Ultrasensitive, Inexpensive and Compact Sensing technology

Researchers from King's College London have invented a low cost, compact and versatile technology platform based on electrically-driven plasmonic nanorod metamaterial for a variety of applications including sensing (for gases such as Hydrogen and Oxygen). These can also be used as nanoscale plasmon and light sources as well as nanoreactors.




The electron tunnelling in nanoscale metallic junctions is very sensitive to changes in the environment and this effect can be used to monitor the presence of gases. The Researchers from King’s College London have demonstrated the detection of hydrogen and oxygen, two chemicals where there is a big commercial market opportunity. Detecting hydrogen leaks is important in the production of fuel cells and monitoring the presence of oxygen is vital in a wide variety of controlled chemical reactions such as in the manufacture of drugs. This technology can also be designed to detect other molecules as well as different factors such as changes in temperature, and can be used to stimulate chemical reactions which are not normally take place. This type of sensing is highly accurate, low cost, easy to use and provides a visual feedback.


Market opportunity


The gas sensors market is expected to witness high growth during the forecast period. The overall market is expected to grow from USD 812.3 Million in 2016 to USD 1297.6 Million by 2023, at a CAGR of 6.83% between 2017 and 2023. The base year considered for the study is 2016. Oxygen gas sensors to hold the largest market share in 2023. The rising demand for oxygen gas sensors used in the medical sector in devices, such as anesthesia machines, ventilators, oxygen monitors, and analyzers, is driving the oxygen gas sensors market. Similarly, Hydrogen sensor market is likely to grow significantly over the coming years to detect hydrogen wherever it is produced, stored, distributed or used. (Source: marketsandmarkets.com)


IP Status


PCT stage


Technical Status


Proof of principle: Ultra-high sensitivity to Hydrogen and Oxygen has been demonstrated experimentally. 


Commercial Status


Industry partners are being sought for commercial development of the technology with a view to licensing this technology.




-       Gas sensing (for example, Hydrogen and Oxygen)

-       Temperature sensing

-       Stimulated chemical creations for pharmaceutical and other industries

-       Plasmon and light sources for photonic chips

-       Nanoreactors

-       Lab on a chip




- Compact size, portable – 1 cm2 in total size

- Inexpensive, bottom-up fabrication approach

- Optical and electrical detection capabilities for sensing

- Ultrahigh sensitivity of detection – Single molecule level sensitivity

- Simple quantitative read-out –any simple detector can be used to enable quantitative detection

- Versatile sensing – can be designed to transduce a variety of chemical and physical stimuli

- Platform technology with wider applications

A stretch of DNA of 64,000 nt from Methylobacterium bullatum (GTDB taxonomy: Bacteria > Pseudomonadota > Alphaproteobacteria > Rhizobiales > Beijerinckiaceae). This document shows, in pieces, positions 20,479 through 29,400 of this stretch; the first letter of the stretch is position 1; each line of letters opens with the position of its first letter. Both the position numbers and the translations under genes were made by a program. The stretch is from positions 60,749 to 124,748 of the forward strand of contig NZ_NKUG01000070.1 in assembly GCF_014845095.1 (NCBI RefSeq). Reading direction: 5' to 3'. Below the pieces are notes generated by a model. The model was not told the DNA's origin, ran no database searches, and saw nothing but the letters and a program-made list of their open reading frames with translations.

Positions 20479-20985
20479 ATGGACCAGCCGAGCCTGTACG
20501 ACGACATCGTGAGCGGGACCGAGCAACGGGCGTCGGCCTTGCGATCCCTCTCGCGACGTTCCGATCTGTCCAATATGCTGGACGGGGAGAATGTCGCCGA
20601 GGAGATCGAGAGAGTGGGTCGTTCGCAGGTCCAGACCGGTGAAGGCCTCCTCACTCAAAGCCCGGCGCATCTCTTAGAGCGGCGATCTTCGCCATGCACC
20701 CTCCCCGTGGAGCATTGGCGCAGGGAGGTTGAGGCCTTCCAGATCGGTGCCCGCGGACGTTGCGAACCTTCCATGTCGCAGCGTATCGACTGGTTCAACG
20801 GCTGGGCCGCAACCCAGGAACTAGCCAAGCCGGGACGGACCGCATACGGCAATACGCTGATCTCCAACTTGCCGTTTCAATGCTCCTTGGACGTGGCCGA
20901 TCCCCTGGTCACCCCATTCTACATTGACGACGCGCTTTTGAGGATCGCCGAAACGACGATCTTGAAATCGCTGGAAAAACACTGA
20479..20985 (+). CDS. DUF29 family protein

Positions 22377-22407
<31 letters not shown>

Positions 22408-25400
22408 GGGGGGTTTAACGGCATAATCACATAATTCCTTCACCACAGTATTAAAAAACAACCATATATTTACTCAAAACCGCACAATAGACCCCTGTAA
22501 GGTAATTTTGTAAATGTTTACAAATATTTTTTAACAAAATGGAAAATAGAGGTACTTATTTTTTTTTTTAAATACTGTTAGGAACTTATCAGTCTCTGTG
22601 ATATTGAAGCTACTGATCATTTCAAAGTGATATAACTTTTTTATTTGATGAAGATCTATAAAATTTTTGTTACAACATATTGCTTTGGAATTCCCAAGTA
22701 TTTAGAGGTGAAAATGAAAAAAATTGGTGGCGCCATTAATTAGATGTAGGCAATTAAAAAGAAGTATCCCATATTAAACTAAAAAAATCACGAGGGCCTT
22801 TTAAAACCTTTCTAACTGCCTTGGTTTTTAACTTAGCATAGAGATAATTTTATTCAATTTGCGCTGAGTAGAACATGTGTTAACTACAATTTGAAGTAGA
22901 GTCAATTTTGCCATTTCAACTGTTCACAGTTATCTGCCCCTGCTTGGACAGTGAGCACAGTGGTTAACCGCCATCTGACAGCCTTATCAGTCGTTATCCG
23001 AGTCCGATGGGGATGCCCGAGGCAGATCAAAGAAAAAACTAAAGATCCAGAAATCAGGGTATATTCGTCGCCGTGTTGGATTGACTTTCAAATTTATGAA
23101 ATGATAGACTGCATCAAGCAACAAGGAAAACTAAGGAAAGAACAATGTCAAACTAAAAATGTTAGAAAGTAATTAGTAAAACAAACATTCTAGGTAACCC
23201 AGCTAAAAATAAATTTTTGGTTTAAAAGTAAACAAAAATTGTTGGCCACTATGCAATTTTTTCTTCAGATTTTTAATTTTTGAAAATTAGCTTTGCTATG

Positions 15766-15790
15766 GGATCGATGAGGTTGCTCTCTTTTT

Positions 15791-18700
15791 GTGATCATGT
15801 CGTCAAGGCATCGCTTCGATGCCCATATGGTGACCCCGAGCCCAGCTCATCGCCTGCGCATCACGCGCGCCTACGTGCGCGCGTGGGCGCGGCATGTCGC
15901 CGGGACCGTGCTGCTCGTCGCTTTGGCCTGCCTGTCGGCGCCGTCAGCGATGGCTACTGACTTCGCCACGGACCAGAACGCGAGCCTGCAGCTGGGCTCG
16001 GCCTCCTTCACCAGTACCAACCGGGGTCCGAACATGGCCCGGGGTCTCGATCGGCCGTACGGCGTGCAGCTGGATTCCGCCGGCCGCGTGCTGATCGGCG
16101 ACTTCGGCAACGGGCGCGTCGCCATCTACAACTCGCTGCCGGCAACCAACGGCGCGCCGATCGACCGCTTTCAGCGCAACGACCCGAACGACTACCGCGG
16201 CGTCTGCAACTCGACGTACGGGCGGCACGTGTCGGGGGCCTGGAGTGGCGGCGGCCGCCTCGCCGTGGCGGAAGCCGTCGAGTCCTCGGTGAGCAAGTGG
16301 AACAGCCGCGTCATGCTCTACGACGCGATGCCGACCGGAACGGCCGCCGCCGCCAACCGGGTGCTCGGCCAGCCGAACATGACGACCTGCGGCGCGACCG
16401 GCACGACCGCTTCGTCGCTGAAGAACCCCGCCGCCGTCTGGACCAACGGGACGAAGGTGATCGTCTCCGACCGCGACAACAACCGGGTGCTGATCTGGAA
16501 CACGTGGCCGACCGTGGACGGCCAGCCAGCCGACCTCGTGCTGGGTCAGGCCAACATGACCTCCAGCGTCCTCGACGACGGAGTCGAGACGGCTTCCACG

Sensor Schematic




If a bias voltage is applied between two electrodes separated by a nanometer-scale insulating gap, a current can flow between them due to quantum mechanical electron tunnelling. The resulting current depends exponentially on the gap size so that even an atomic-level variation in the gap distance can produce measurable change in the tunnelling current. It depends also on the electronic and structural properties of the medium existed in the gap. Based on this, tunnelling currents are used as a highly sensitive tool for the sensing applications, such as probing molecule binding events in the junctions at the single-molecule level, studying fundamental interfacial processes, or detecting dynamical chemical reactions.


In this context, the researchers from King’s College London use a plasmonic metamaterial composed of an array of gold nanorods to construct tunnel junctions, providing one hundred billion tunnel junctions in an area of ~4 mm2. The plasmonic modes in the metamaterial are excited by inelastic tunnelling electrons, which can then decay radiatively into photons visible to the naked eye; meanwhile, the elastically tunnelled electrons appear as highly energetic hot electrons in the nanorod tips, which make the tunnel junctions highly reactive for the activation of chemical reactions. The chemical reactions in the tunnel junctions can in turn modulate in the tunnelling processes, cause dramatic changes in light emission intensity and tunnelling current. This is useful for precise activation of chemical reactions in the tunnel junctions, and the detection of trace gases with compact size and at low cost. Further, the creation of hot elections is very useful to a wide range of industries that are interested in creating new chemicals that do not occur under normal conditions. For example they could be used as nanoreactors to synthesise new molecules in pharma and chemical industries which require high energies. It can also work as a lab-on-a-chip device for developing and understanding new chemical reactions where precise stimulation and monitoring are paramount.


Other applications of this technology include temperature sensing, new chemical creation, plasmon and light sources for photonic chips, nanoreactors and lab on a chip.


For futher information, please refer to the publication below.


Wang, P., Krasavin, A. V., Nasir, M. E., Dickson, W., & Zayats, A. V., Reactive Tunnel Junctions in Electrically Driven Plasmonic Nanorod Metamaterials. Nature Nanotechnol. 13, 159–164 (2018)



Patent Information:
Physical Sciences
For Information, Contact:
Mugdha Joshi
IP & Licensing Manager
King's College London
Anatoly Zayats
Wayne Dickson
Pan Wang
Mazhar Nasir
Alexey Krasavin